The Beholder Part Five

Summary: Puck's thoughts during "The Gathering, Part II."

Author's Note: I'm not too thrilled with how this came out, but here it is. Feel free to criticize.

Stupid stupid stupid!

What was he doing back here?

The Puck was not a hero.

The Puck was not a savior.

Most importantly, the Puck was not a moron.

Oberon was powerful. More powerful than Puck had ever been or ever would be. He had no chance of defeating him.

But here he was, back at the castle.

The city had been deathly quiet, save for the sound of pouring rain. Oberon had put all the humans to sleep. Puck had wondered the streets in the mortal form he'd created, letting the rain soak him, chill him, not caring.

He'd just watched.

Watched as Oberon grew to monstrous size, punching the barrier around the building, the force field he'd so carefully helped to construct. Watched as the gargoyles – the gargoyles! – flew towards the Eyrie Building, apparently on the way to aid Xanatos.

Who had told them what was happening, anyway? He couldn't imagine …

In any case, they proceeded to do battle against the Lord of Avalon, all for the sake of their enemy.

Meanwhile, you couldn't even be bothered to stay …

"Shut up! What is this, do I have a conscience now? Is Jiminy Cricket going to show up and burst into song?"

It was good all the humans were asleep. That wasn't a very Owen thing to say.

Oh, but he'd tried. He'd tried not to care. He'd tried to make it funny. He'd watched and waited and inwardly trembled, all the while trying to crack jokes to himself.

Look, it's KING KONG Oberon!

Look, a giant blue smurf is attacking the Eyrie building!

"Anger clouds my judgment…" Look, Oberon quotes Star Wars, just like me!

And then his lord had brought the freezing rain, and Renard's airship went down, and … Oberon had gone beneath the building.

He hadn't anticipated that. The force field stopped at ground level. So much for his security measures. Before he could even blink, the field was gone.

Also before he could even blink, his feet had been carrying him towards the building. He'd stopped mid-stride and looked down at them, scowling.

Stupid feet.

But as soon as he'd looked back up again, the forward motion continued. He sighed.

So much for not looking back.

When he arrived, gargoyles and humans lay strewn about the ground, including David in his new iron armor. Oberon's handiwork.

And Oberon himself looked … gaunt. Withered. Weakened. Someone must have got him with iron really good.

The thought left Puck simultaneously discomfited and relieved.

"Finally," Oberon said. "All the nuisances have been eliminated."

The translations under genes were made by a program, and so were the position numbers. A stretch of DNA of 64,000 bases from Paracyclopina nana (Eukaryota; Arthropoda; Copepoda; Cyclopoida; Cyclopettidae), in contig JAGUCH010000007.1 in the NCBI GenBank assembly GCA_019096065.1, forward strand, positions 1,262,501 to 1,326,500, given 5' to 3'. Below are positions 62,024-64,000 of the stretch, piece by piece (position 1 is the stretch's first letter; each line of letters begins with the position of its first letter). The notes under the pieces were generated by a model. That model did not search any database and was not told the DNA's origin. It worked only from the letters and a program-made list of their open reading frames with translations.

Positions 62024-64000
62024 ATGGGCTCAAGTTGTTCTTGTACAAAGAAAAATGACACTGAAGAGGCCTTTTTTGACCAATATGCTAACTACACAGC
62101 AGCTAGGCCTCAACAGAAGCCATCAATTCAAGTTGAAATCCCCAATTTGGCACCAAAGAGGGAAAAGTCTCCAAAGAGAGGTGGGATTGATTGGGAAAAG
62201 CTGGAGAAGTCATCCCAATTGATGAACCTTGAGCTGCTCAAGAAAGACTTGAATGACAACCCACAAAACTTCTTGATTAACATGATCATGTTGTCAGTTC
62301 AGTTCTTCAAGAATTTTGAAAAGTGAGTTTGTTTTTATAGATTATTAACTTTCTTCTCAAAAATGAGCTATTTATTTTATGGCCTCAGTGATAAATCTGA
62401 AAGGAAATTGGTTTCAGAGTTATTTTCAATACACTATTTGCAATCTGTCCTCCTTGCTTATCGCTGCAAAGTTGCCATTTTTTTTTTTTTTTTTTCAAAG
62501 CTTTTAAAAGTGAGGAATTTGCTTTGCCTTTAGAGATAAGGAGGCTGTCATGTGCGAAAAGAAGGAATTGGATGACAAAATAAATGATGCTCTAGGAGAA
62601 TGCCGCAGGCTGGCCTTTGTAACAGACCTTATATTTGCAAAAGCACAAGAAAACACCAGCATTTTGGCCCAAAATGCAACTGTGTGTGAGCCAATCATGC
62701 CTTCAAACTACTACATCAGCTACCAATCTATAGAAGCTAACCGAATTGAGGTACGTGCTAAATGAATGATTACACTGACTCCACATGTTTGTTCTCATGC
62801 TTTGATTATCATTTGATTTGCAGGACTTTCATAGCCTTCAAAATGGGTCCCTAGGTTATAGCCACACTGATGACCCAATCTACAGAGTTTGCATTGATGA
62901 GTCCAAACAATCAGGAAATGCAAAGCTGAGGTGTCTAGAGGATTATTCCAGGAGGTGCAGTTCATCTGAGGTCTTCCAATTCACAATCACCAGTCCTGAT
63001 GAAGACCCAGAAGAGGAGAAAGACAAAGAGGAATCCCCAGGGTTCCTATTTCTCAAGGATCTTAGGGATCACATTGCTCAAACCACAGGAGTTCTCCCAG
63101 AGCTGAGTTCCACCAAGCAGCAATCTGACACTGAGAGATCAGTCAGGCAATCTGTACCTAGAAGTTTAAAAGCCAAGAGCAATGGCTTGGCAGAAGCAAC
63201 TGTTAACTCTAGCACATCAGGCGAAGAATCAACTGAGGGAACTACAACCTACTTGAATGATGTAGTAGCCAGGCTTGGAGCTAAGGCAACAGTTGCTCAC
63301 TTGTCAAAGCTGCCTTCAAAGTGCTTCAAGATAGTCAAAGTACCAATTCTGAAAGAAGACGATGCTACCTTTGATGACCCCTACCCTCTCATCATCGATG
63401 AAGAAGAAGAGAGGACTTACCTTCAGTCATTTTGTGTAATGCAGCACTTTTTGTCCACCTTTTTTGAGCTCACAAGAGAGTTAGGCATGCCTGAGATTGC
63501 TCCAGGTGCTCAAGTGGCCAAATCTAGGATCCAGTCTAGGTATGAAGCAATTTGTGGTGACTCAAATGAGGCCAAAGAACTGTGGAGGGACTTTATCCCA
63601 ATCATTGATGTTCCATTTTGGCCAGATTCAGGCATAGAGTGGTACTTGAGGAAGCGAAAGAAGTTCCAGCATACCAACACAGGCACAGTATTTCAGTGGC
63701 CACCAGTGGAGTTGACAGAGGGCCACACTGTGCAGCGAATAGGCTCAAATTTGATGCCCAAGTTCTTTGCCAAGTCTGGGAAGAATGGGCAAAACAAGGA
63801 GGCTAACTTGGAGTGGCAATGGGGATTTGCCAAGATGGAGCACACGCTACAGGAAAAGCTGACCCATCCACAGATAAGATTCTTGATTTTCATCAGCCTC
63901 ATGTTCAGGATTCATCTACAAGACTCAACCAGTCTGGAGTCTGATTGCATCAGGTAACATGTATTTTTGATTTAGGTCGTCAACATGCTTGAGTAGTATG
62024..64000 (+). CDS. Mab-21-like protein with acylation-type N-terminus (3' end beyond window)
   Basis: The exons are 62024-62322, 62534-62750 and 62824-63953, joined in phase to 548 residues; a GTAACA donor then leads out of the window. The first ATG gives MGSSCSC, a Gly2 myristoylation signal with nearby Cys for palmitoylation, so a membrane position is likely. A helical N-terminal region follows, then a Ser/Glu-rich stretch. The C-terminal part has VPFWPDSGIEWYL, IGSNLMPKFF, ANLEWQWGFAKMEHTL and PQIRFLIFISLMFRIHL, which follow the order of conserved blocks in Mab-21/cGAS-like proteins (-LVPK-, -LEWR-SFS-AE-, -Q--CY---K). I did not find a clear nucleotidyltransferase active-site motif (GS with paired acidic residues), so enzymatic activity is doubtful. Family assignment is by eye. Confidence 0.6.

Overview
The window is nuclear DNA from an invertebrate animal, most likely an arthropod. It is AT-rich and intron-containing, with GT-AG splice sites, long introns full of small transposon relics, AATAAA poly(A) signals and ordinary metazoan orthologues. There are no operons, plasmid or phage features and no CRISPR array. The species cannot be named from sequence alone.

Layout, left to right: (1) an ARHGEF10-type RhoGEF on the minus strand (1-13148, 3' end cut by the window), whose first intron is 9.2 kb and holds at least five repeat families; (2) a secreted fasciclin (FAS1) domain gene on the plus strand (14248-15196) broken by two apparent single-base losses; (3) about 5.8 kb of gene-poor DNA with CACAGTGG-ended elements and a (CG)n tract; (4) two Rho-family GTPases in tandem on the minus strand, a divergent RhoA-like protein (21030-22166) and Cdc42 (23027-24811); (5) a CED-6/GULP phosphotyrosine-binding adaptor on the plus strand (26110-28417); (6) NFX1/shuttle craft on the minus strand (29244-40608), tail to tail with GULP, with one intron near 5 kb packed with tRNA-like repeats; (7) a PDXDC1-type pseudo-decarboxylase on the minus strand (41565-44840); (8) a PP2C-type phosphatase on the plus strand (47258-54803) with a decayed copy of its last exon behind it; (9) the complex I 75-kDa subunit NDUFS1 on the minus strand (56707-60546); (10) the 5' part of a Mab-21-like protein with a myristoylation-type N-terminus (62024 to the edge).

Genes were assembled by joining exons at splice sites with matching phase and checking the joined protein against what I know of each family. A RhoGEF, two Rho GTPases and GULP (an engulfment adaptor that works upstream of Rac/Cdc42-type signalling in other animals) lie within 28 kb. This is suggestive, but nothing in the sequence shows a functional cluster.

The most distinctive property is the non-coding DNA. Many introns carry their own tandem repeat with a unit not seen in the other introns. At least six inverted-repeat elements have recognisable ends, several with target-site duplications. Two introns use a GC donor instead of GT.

"I'm afraid my lord, there's one nuisance left." Owen strode in, and rolled up his sleeve.

"Do you really think a stone fist will stop me, human?"

The Lord of Avalon couldn't even see through his mortal guise. He could still leave. Still run away, and Oberon would be none the wiser.

"Owen," Xanatos said, "I knew you'd come back."

Oh bullshit, David. You knew no such thing.

"It was against my better judgment, Mr. Xanatos, I assure you." It was my feet. They seem to have developed a mind of their own. "Nevertheless …"

And he tucked his glasses safely in his shirt pocket, just as he had when he'd revealed himself to David, years ago. He spun and spun and spun, and he let his magic come back to him, all the wild, thrilling power of it at his fingertips.

This was going to be foolish. This was going to be futile.

This was going to be fun.

"Heeeeeeeeeeeeeeeeere's Puck!"

No one applauded, sadly. No one even gasped. He wished he could spare a glance for Goliath's reaction, but for the moment, Oberon held his gaze, and he could not look away.

"So, my servant Puck ignores our summons to serve a human." His voice dripped with contempt.

"I know what you're thinking: how the mighty have fallen. But I can explain."

"I am uninterested in your explanation. Stand aside, or suffer the consequences."

Not scared. I am not scared. "But it's such a good explanation. And I brought visual aids!"

Let me tell you a story. My stories have always amused you, my lord, have they not?

And from the castle rubble, he magicked up the figure of Oberon's wife.

"Once upon a time … I spotted Queen Titania, posing as the human, Anastasia." Said figure than proceeded to kick him to the ground. Oberon glared at him.

"You dare attack me?"

Eep. Not scared, not scared! "Don't interrupt. I'm on a roll." And the stone figure held onto Oberon, giving Puck a captive audience, as he danced about like the jester he was.

"I was intrigued. What was so special about these mortals that would make the queen tarry among them?" A stone figure of Halcyon appeared. "I decided to join the employ of Anastasia's husband Renard in order to find out." Rocks fired at Oberon, and he winced and groaned at the blows.

I can't believe I'm doing this!